Democratic Aristocracy

The French still fawn over their aristocracy. Magazines like Paris Match unapolagetically report on comings and goings of the famous families of France. (Having a tangential connection to one of those families, I know of what I speak!) The Brits less so, but still the pages of Hello! are sprinkled with the foibles of various dukes and their ladies - often wedged between the antics of the Spice Girls or the latest football striker to land in jail for crashing his Ferrari.

But in America, since the days of George Washington, any emerging aristocracy has had to compete on its own terms in a social version of Shumpeterian Creative Distruction. Normally, this means the later generation "aristocrats" either end up as wastrels in some Columbus Avenue saloon or in an anonymous cublical at the Pew Charitable Trusts analyzing the latest push poll depicting the horrors of capitalism (all funded by Sun Oil stock, of course).

But fortunately for the North American publishing industry, we have Hollywood, and from there we can we fill our societal need for voyeurism. It is from there that we watch grown adults, preferably very attractive ones, acting out our dreams, playing to our scripts, acting in a form of "reality tv" that makes grown women cry and young men, well, less than men.

All this, according to Mark Steyn, is more healthy than the European version.

It is the genius of America to have disestablished not just the church but the aristocracy. Instead of the latter, we have pop peers and movie marquesses and video viscounts moving through the ersatz rituals of their class purely for the amusement of the masses.

But still, our Hollywood aristocracy has many of the features of the older, European version. Most notably, it requires the participants to live above the fray while showing great empathy for those battling out in the real world. And that, of course, would make them... Democrats. As Johah Goldberg notes about the famous "Let Them Eat Cake" quotation...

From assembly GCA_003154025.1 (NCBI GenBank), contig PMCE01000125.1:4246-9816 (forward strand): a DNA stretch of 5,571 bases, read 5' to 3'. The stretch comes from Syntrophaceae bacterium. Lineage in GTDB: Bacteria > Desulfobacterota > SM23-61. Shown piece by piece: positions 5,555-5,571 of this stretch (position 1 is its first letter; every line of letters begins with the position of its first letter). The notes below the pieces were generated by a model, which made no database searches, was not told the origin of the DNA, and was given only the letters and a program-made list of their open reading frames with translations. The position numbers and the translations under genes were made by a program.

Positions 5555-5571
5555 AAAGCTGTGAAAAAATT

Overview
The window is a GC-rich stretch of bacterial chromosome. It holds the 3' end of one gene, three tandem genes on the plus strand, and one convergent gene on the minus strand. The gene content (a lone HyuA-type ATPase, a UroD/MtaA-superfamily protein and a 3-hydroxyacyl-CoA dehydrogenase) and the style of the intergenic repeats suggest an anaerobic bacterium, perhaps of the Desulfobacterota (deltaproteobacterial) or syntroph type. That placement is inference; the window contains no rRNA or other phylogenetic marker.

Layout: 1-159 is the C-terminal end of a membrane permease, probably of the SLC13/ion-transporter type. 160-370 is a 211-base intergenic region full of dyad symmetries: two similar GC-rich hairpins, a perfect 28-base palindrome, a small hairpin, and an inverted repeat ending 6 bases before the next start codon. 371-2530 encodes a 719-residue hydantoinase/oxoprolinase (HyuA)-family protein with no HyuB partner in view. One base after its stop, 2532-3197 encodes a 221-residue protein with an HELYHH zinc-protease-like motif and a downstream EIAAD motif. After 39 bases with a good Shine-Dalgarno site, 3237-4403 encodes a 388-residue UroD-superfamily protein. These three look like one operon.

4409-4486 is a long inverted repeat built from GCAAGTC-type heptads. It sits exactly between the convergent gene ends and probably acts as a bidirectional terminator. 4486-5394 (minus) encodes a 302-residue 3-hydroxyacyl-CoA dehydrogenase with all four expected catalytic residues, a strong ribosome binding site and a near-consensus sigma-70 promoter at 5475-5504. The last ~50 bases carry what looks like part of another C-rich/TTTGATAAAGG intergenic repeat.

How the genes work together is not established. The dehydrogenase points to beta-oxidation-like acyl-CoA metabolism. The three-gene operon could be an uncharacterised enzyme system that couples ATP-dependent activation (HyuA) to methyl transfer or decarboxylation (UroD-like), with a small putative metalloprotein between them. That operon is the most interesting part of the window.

The rule about selling expensive bread at a loss if necessary to feed the poor was just one of a whole tangle of crazy regulations established by bleeding-heart French nobles to do "right" by the lower classes. From medieval times until the 1980s, the price of a baguette had been fixed to a specific formula. And, even today, bread prices, baking techniques and bread sizes are regulated in minute detail in France.

The intention behind these laws was largely goody-goody, nice-nice. In fact, Marie Antoinette was something of a limousine liberal (gilded carriage liberal?) who offended her fellow nobles by disdaining royal excess.

The problem was that since French bakers were denied the ability to make cheap bread at a profit, and forced to sell expensive bread at a loss, they did the only rational thing possible: They made very little bread at all. That's how we got bread riots and maybe even the French Revolution.

So, when the next useful idiot tells us that 9/11 was planned by Bush, or that the New Orleans levies were bombed, just thank your lucky stars for being an American. Just think, our Democratic Aristocracy could actually matter.